If ULA/ESA have been (behind closed doors of course) evaluating the prospects of doing an RLV of some sort, then they have been analyzing market potential to see how it can possibly support the development cost.

Except whatever projections they've been making are a lot less certain now. New quantities/prices?  New competitor?

Also, how much is Musk cooperating with existing satellite operators, who are his customers?  Is SES (for example) already interested in what he has to offer?  If yes, how long has he been talking to them about it?

His customers are the operators, not the manufacturers - so he's basically staying out of their way.  He can offer them both the satellites and the launch service, and *all* they have to do is concentrate on the service.  Sort of like buying a Boeing satellite and a Boeing launch.    Except without Boeing.
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Offline Hotblack Desiato

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Re: SpaceX - now a satellite vendor?
« Reply #30 on: 01/13/2015 08:52 PM »
Half of this page should be in a "laptops in space" thread. The joke was funny, but the comment chain after that doesn't discuss anything about the given radio interview. Don't get lazy people, make a new thread or topic stick.

http://forum.nasaspaceflight.com/index.php?topic=36557.0

opened....

Offline The Amazing Catstronaut

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Re: SpaceX - now a satellite vendor?
« Reply #31 on: 01/13/2015 09:02 PM »
However, SpaceX earns a considerable amount of Comnsat money, launching the very things SpaceX has actively announced plans to compete against.

What short-to-mid term ramifications is that going to earn SpaceX? I can imagine possible negative feedback.

Good luck SpaceX, regardless. I'm sure Elon's already outguessed any critiques we could summon on that front, however.
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Offline pippin

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Re: SpaceX - now a satellite vendor?
« Reply #32 on: 01/13/2015 09:10 PM »
There just has to be firewalls between the launch vehicle and spacecraft business, if they are to launch other companies' spacecraft and other companies' are going to launch their spacecraft.
Hm, is it usually the satellite vendor who's buying the launch or the operator?

Online meekGee

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Re: SpaceX - now a satellite vendor?
« Reply #33 on: 01/13/2015 09:18 PM »
There just has to be firewalls between the launch vehicle and spacecraft business, if they are to launch other companies' spacecraft and other companies' are going to launch their spacecraft.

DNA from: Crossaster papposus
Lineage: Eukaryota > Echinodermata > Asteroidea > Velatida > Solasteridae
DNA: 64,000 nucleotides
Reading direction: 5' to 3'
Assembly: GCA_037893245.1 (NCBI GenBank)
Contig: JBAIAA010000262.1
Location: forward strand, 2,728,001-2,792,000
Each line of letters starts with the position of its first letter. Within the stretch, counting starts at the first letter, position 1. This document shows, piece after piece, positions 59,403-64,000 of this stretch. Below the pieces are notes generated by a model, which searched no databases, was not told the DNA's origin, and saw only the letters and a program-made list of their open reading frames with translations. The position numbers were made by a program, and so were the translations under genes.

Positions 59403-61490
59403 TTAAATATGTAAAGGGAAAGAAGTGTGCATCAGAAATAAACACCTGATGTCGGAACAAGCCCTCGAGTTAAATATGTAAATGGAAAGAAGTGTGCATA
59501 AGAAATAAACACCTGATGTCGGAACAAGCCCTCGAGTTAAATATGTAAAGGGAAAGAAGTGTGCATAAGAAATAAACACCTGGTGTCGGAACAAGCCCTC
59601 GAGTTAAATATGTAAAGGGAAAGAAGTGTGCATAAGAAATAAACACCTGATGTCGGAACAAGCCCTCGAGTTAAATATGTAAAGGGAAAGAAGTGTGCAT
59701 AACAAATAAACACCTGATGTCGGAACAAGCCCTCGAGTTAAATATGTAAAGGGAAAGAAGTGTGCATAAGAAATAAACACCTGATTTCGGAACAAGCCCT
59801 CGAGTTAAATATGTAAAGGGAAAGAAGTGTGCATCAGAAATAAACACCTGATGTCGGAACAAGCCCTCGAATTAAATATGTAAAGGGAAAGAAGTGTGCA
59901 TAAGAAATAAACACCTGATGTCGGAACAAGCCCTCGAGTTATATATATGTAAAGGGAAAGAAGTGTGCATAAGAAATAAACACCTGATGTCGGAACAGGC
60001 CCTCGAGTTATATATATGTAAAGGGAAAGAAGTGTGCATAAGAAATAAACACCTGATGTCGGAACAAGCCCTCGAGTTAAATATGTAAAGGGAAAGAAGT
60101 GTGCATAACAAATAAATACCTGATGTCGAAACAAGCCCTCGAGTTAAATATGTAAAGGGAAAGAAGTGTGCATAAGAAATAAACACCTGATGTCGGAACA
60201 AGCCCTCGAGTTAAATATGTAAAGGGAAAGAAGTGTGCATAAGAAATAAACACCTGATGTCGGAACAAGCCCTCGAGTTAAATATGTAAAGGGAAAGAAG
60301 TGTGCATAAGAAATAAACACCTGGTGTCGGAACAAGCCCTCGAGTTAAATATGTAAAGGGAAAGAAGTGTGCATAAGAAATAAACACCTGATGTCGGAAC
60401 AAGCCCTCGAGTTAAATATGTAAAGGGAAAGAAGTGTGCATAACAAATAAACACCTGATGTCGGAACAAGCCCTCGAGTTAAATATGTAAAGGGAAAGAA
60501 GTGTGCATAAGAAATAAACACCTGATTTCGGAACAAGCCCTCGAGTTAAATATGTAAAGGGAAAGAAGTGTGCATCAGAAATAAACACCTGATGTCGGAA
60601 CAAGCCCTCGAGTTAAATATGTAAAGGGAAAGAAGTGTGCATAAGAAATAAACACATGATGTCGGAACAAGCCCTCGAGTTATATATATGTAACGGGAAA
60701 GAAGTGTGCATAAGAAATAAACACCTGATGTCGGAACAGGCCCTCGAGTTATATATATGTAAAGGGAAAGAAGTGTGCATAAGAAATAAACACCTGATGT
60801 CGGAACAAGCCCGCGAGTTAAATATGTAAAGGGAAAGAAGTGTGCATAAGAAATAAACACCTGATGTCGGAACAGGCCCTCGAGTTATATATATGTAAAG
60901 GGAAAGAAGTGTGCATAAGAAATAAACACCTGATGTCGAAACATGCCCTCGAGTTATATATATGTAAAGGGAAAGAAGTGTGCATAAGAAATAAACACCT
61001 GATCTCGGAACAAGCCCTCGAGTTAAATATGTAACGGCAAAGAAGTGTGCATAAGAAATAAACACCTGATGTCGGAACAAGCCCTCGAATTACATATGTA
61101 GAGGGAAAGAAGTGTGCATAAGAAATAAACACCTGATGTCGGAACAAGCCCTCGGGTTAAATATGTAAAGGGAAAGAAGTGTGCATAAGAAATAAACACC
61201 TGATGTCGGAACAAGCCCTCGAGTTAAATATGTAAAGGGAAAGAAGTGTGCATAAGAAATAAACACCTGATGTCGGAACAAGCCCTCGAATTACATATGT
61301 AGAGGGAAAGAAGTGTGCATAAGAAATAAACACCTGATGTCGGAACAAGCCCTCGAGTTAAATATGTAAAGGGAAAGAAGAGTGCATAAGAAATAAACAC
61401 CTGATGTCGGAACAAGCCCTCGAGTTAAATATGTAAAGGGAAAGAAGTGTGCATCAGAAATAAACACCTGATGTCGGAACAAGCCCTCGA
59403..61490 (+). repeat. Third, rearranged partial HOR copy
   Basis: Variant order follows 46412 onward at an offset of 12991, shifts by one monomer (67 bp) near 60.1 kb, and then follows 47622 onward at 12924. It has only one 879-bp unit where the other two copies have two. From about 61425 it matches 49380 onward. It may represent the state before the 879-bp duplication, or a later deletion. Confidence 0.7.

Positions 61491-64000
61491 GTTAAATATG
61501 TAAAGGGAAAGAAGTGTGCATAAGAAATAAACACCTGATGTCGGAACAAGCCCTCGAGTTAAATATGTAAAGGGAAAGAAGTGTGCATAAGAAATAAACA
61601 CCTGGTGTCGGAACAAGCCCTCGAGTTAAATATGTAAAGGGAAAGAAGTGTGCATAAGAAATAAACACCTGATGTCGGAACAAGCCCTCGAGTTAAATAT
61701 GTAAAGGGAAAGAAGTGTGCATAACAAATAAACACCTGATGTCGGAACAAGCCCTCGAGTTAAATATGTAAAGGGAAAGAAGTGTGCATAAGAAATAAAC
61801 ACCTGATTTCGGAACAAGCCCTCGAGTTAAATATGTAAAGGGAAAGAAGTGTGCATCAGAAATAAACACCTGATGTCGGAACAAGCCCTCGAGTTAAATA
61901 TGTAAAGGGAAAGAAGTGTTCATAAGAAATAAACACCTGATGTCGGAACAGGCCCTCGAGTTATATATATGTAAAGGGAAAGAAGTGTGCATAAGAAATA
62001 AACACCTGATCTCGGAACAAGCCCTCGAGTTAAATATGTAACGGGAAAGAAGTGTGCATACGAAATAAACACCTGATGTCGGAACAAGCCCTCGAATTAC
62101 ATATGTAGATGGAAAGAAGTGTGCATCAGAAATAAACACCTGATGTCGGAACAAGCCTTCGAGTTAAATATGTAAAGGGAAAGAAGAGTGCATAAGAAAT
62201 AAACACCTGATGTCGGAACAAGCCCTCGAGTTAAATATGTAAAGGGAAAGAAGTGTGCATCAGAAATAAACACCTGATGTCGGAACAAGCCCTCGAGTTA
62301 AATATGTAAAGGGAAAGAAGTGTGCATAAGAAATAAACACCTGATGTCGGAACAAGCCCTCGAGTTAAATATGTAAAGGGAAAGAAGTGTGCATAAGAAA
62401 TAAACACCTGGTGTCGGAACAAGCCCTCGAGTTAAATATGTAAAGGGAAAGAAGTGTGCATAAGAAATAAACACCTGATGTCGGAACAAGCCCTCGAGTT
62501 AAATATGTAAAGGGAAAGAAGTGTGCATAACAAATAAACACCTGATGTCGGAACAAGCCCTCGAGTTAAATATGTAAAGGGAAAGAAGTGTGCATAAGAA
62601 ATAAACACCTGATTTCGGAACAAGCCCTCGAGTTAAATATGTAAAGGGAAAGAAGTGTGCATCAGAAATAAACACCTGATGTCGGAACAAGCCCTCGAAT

Hm, is it usually the satellite vendor who's buying the launch or the operator?

The operator.  Musk knows better than to compete with his customers.

He's doing what many here predicted - he's going to support large satellite constellations from both ends (platforms and launch), but he's not going to get into the derived businesses.

He's probably had enough talks with customers and VCs that want to do communication, or imaging, or god knows what else with satellite constellations, and he's figured there's enough business there to start a whole new venture.

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Offline pippin

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Re: SpaceX - now a satellite vendor?
« Reply #34 on: 01/13/2015 09:22 PM »
Or he's finding that his RLV doesn't have enough payload capacity to compete in the "long duration, very heavy" segment and that his FH is too expensive so he's trying to push other market segments where his launch vehicle works better.

Offline WindnWar

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Re: SpaceX - now a satellite vendor?
« Reply #35 on: 01/13/2015 09:23 PM »
However, SpaceX earns a considerable amount of Comnsat money, launching the very things SpaceX has actively announced plans to compete against.

What short-to-mid term ramifications is that going to earn SpaceX? I can imagine possible negative feedback.

Good luck SpaceX, regardless. I'm sure Elon's already outguessed any critiques we could summon on that front, however.

Like others have said, he deals with the operators, so it should not cause any negative feedback, and the 700 satellite thing isn't going to make all those other comsats in orbit obsolete. Its simply a different service all together, and years away at that. I think given the costs of buying sats currently, the operators might be very interested in testing his approach. It might not work but for the right price I can see someone out there trying it.

Offline NovaSilisko

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Re: SpaceX - now a satellite vendor?
« Reply #36 on: 01/13/2015 09:25 PM »
25% off launches with included satellites! Limited time offer, this weekend only!  :P

Offline Robotbeat

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Re: SpaceX - now a satellite vendor?
« Reply #37 on: 01/13/2015 09:25 PM »
Wait, who says SpaceX wouldn't be operating this? It fits with their strategy of climbing the entire value chain ladder, starting with basically raw metal. If SpaceX is going to be building a megaconstellation, then unless Friday brings news of cooperation with Google or something (which is definitely a big possibility), they'll have to operate it themselves.
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Offline pippin

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Re: SpaceX - now a satellite vendor?
« Reply #38 on: 01/13/2015 09:25 PM »
I'm a bit sceptic about how many business models there are for large constellations. Imaging is something already well covered by others using very small, very cheap sats in very low orbits. Navigation is a given, too, because it's essentially available for free.
Which leaves global networks based on LEO constellations, certainly a market and probably one that can take a new entrant. Much more cyclic than Elon's traditional government service business.

Offline Oli

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Re: SpaceX - now a satellite vendor?
« Reply #39 on: 01/13/2015 09:28 PM »
We're going to try to do for satellites what we've done for rockets.

Maybe Elon should actually do what he promised for rockets before venturing into new territory.

Also I'm not sure what's "old technology" in satellites. They have improved tremendously in the last decades. Power, life expectancy, number of transponders etc.

In contrast to the launch industry there is not shortage of innovative satellite manufacturers out there.
« Last Edit: 01/13/2015 09:32 PM by Oli »